Wildfires have spread dramatically—and some forests may not recover
An explosion in the frequency and extent of wildfires worldwide is hindering recovery even in ecosystems that rely on natural blazes to survive.
Pungent and damp, the so-called tall, wet forests of southeastern Australia are home to the tallest flowering plants on Earth. Eucalyptus regnans, the Latin name of the mountain ash, means “ruler of the gum trees”—which is fitting, given these giants can reach more than 300 feet high.
Many of Australia’s gum trees, particularly those in drier forest types, are famously able to tolerate fire, throwing out new buds and shoots within weeks of being engulfed in flames. But even these tenacious species have their limits.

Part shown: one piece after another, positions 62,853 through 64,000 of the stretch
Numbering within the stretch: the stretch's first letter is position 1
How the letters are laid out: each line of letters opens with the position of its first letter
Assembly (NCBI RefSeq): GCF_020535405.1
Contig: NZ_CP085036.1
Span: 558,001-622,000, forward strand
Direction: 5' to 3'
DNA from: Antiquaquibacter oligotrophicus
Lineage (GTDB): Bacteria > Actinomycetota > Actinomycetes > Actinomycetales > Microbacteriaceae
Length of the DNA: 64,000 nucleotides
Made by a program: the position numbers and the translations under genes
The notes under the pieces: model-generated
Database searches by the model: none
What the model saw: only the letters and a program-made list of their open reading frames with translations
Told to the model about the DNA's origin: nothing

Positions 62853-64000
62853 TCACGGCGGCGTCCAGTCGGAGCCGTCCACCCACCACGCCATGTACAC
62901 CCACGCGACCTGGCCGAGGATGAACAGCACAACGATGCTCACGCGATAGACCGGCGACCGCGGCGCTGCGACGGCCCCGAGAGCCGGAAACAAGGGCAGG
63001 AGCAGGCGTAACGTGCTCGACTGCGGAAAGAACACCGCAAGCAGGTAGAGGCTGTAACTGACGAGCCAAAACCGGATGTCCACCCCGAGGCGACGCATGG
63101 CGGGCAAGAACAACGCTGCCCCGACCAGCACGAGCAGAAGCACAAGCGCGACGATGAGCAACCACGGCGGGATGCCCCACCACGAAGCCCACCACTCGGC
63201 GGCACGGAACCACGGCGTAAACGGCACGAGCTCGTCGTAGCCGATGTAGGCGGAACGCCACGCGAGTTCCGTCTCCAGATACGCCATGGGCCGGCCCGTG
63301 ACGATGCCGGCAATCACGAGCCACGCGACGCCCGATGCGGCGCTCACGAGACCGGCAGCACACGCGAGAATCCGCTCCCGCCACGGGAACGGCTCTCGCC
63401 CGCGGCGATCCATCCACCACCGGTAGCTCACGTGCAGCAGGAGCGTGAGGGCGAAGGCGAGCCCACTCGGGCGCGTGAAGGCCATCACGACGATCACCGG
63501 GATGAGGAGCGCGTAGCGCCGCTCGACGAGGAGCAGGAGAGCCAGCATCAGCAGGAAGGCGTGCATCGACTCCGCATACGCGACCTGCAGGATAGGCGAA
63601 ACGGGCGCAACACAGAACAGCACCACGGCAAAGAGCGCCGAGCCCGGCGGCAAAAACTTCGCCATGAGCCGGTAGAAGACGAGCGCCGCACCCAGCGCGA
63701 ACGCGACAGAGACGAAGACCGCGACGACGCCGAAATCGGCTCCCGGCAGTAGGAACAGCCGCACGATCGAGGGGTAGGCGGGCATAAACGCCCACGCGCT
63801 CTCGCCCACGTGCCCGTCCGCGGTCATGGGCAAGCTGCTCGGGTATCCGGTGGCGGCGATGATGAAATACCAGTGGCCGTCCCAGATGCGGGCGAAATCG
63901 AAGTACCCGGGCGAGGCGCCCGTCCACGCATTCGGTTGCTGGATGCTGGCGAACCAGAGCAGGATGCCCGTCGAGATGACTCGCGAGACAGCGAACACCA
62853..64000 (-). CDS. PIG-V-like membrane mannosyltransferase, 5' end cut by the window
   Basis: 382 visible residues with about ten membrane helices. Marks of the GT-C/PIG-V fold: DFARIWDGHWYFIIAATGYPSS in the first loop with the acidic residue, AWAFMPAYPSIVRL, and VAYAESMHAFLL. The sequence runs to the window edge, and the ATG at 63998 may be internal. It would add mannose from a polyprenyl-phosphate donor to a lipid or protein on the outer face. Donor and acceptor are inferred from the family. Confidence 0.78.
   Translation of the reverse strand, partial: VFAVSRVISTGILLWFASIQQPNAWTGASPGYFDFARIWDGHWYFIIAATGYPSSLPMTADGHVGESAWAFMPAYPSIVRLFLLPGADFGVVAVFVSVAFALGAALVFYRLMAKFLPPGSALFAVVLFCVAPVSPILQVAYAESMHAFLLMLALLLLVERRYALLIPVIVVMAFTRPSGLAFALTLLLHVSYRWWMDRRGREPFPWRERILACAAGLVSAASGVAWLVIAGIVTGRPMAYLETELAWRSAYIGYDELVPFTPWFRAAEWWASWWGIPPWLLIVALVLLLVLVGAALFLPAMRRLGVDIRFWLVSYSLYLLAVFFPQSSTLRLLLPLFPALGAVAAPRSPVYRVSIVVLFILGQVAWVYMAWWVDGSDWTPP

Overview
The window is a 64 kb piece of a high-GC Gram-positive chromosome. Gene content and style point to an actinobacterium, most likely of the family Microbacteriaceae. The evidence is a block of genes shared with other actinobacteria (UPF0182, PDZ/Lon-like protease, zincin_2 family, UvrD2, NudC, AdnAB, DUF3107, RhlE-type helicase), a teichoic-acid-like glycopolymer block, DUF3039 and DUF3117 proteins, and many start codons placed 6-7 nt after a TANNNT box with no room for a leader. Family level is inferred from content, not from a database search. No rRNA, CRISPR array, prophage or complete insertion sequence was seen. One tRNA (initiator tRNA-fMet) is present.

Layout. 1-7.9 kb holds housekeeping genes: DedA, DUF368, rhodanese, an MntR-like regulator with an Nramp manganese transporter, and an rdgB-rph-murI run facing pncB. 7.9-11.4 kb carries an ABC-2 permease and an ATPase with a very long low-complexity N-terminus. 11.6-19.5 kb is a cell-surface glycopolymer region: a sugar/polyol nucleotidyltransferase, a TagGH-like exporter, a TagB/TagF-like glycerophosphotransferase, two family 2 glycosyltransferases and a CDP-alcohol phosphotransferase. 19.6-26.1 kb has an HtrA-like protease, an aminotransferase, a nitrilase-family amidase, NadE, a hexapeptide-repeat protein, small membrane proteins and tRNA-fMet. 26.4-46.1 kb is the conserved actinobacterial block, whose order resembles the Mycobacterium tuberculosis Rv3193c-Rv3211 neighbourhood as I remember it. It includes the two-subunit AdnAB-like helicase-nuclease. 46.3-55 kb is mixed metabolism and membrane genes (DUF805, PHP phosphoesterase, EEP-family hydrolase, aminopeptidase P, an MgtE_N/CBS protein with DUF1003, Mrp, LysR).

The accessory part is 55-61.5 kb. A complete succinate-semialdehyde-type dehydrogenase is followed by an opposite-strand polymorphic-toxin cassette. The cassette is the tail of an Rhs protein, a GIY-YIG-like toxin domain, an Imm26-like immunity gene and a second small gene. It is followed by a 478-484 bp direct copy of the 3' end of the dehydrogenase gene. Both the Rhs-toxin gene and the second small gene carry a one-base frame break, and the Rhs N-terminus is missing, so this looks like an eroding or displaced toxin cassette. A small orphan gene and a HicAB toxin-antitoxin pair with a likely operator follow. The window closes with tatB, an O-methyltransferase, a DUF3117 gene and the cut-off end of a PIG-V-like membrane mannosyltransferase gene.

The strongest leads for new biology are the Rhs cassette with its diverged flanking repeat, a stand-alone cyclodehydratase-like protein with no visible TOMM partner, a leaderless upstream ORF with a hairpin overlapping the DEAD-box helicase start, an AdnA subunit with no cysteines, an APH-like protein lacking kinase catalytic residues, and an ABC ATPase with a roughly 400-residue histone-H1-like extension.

Old-growth forests of the mountain ash and a related species, the alpine ash, are among the gum trees that are less tolerant of intense blazes. In the state of Victoria, these trees had already been severely depleted